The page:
- There is a difference between accounting and economic goodwill.
- Facebook’s $18 billion goodwill acquisition of WhatsApp looks a lot like AOL Time Warner’s goodwill of $128 billion.
- Economic goodwill not on balance sheets is what to look for. Unfortunately, you won’t see it anywhere.
Accounting is an essential part of analyzing a company as different accounting regulations and principles bring about totally different analysis results.
In today’s article, I’m going to give you a small piece of insight on how I do research, how it differs from the usual screening processes that most use, and why it is important. I won’t elaborate on all the possible inconsistencies instance-by-instance as that analysis is better left to books on accounting. Instead, we will discuss one small line item on the balance sheet, goodwill, and how it can severely skew one’s perception of a company.
What Is Goodwill?
When company A takes over company B, goodwill is defined as the difference between what company A paid for company B and the fair value of the assets of the company taken over. An example that we will use throughout the article is Facebook’s (NASDAQ: FB) 2014 WhatsApp acquisition.
The purchase consideration for WhatsApp was $17.1 billion. As WhatsApp didn’t have any tangible asset value, the $17.1 billion increased FB’s intangible assets and goodwill accounts. $2 billion was the estimated value of the acquired users, $0.44 billion was the value of trade names, $0.28 was the value of the acquired technology and $15.3 billion was the estimated value of the non-identifiable assets.
Figure 1: FB’s 2014 acquisitions with no tangible value. Source: FB.
When your spouse comes home and tells you that she or he bought some expensive new purse or gadget you can express your anger or disappointment. But imagine being a shareholder of a company that spent $17 billion on something that is neither tangible nor profitable.
We aren’t going to discuss whether the WhatsApp acquisition was justified and increased shareholder value, but what we are going to discuss is the effect it has had on FB’s balance sheet.
What Does Goodwill Measure & How Should It Be Approached?
Goodwill is there to show that there is a difference between the accounting value and the perceived value of a company. Accounting values are measured at historical cost and therefore doesn’t include assets that are wrongly valued, the growth potential that an asset can bring and, in some cases, the pure overpayment of the acquirer.
One clear example of overpayment is the 2000 AOL purchase of Time Warner for $147 billion. Of the $147 billion, a staggering $128 billion was added to the new company’s balance sheet as goodwill. In 2002, AOL Time Warner was busy writing off goodwill and the headline below was the result.
Figure 2: AOL Time Warner goodwill impairment. Source: Wall Street Journal.
The fact is that goodwill can easily change over time. Companies are required to test their goodwill for impairment yearly if they believe its fair value is below the value on the books. As only after the investment community forces companies to impair goodwill due to low sales or a bear market, it can take a lot of time to see if there is real value behind goodwill that doesn’t produce a heathy stream of cash.
In the meantime, what goodwill skews are the ratios which might make you believe a company is better than it really is. By taking a look at FB’s balance sheet, we can calculate a few investment ratios and compare them with or without the goodwill.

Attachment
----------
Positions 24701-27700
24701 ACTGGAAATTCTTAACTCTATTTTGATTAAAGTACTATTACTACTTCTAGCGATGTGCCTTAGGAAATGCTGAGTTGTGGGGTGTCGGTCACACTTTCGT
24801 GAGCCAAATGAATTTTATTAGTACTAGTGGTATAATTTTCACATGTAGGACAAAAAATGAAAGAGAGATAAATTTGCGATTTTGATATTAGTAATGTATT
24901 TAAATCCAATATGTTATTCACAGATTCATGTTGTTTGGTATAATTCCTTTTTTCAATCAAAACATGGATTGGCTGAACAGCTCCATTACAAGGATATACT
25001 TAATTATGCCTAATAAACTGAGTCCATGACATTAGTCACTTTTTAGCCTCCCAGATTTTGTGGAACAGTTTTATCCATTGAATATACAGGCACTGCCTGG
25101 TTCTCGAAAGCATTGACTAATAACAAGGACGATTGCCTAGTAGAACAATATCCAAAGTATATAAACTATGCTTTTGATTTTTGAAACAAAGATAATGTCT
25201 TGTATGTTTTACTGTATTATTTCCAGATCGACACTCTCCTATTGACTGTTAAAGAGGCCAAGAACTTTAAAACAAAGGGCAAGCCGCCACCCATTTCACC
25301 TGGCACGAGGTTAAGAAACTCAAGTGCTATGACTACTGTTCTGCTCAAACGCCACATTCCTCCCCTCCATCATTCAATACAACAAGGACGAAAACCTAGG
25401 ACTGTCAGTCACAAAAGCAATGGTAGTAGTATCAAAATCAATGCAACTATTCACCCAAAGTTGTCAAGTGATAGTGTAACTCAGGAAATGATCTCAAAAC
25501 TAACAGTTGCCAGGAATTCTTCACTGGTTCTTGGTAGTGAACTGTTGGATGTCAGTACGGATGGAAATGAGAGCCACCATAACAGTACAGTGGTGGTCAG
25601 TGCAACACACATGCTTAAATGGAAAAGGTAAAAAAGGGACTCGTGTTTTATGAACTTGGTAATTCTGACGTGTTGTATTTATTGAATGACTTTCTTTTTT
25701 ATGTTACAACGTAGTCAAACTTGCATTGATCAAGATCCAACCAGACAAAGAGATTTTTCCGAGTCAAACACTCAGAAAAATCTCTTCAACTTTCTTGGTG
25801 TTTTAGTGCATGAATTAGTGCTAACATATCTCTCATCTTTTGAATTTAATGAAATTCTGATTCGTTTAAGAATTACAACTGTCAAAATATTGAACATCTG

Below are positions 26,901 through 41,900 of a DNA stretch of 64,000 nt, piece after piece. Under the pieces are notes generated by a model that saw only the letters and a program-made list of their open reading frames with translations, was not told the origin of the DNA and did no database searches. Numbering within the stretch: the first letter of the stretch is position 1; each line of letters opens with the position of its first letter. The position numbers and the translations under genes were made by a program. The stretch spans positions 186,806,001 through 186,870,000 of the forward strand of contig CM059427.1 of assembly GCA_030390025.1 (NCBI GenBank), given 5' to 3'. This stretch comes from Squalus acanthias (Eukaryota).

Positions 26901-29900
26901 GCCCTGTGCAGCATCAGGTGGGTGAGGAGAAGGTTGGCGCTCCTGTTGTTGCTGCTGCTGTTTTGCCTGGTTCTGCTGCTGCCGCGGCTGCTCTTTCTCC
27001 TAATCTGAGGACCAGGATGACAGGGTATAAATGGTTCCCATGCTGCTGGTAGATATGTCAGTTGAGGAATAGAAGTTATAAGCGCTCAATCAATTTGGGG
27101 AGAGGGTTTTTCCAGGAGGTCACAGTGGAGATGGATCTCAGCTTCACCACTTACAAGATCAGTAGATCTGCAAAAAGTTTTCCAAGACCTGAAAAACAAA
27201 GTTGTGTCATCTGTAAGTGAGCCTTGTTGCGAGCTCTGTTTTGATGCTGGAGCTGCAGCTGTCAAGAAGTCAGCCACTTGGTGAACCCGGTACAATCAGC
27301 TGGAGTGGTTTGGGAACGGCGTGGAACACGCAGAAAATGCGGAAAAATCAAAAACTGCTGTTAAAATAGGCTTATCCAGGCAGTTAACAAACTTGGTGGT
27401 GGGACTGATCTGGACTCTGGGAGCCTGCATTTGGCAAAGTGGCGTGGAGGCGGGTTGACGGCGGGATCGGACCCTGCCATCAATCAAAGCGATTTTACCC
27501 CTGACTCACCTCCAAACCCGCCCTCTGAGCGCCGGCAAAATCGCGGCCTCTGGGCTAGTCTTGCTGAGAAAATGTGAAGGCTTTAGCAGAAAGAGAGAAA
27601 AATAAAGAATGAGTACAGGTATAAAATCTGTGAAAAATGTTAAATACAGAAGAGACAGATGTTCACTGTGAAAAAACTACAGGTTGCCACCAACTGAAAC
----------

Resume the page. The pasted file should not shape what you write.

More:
Figure 3: FB’s balance sheet. Source: FB.
A clear example is the calculation of book value per share. FB’s book value per share in 2015 was $14.62 according to Morningstar. But if we calculate tangible book value, thus remove intangibles and goodwill, we get a value of $8.04, or on 55% of the initial value.
So when you do a market screen to look for companies by book value or debt to assets, those companies that have a lot of goodwill will show up more in your searches. Also, high goodwill increases the perception of the safety margin when investing as the book value in the form of goodwill that further translates into equity gives better ratios, and thus a perception of less risk.
Unfortunately, as in the AOL Time Warner example, goodwill can quickly erode as impairments become inevitable, especially if there is no economic benefit coming from the assets (think of revenue and cash flows).
Economic & Accounting Goodwill
But not all is that negative. There is also economic goodwill that isn’t shown in any financial statement and is essential for an investment. In his 1983 letter to shareholders, Warren Buffett took the time to explain the difference between the accounting goodwill that we defined above, and economic goodwill which he defined as “a pervasive favorable reputation with consumers based upon countless pleasant experiences they have had with both product and personnel” for one of Berkshire’s subsidiaries, See’s Candy.
As See’s Candy was bought for $25 million in 1972, that was its book value (plus the additional $40 million invested) on Berkshire’s balance sheet, but since then it has generated $1.9 billion in pre-tax earnings and therefore its value is much higher than the value shown on Berkshire’s balance sheet. On top of that, the economic moat that enabled such earnings is also not shown on any financial statement and also doesn’t come out in ratios or on screens.
The main point is that goodwill can be misleading. On one hand, accounting goodwill can make a company appear better than it really is, but on the other a company can have minimal assets on its balance sheet and have huge levels of economic goodwill.
This economic goodwill translates into higher earnings over time. However, by doing quantitative screens, you will miss such a business. Therefore, the more stones you turn and the more balance sheets you question, the more low risk high returns investments you will find.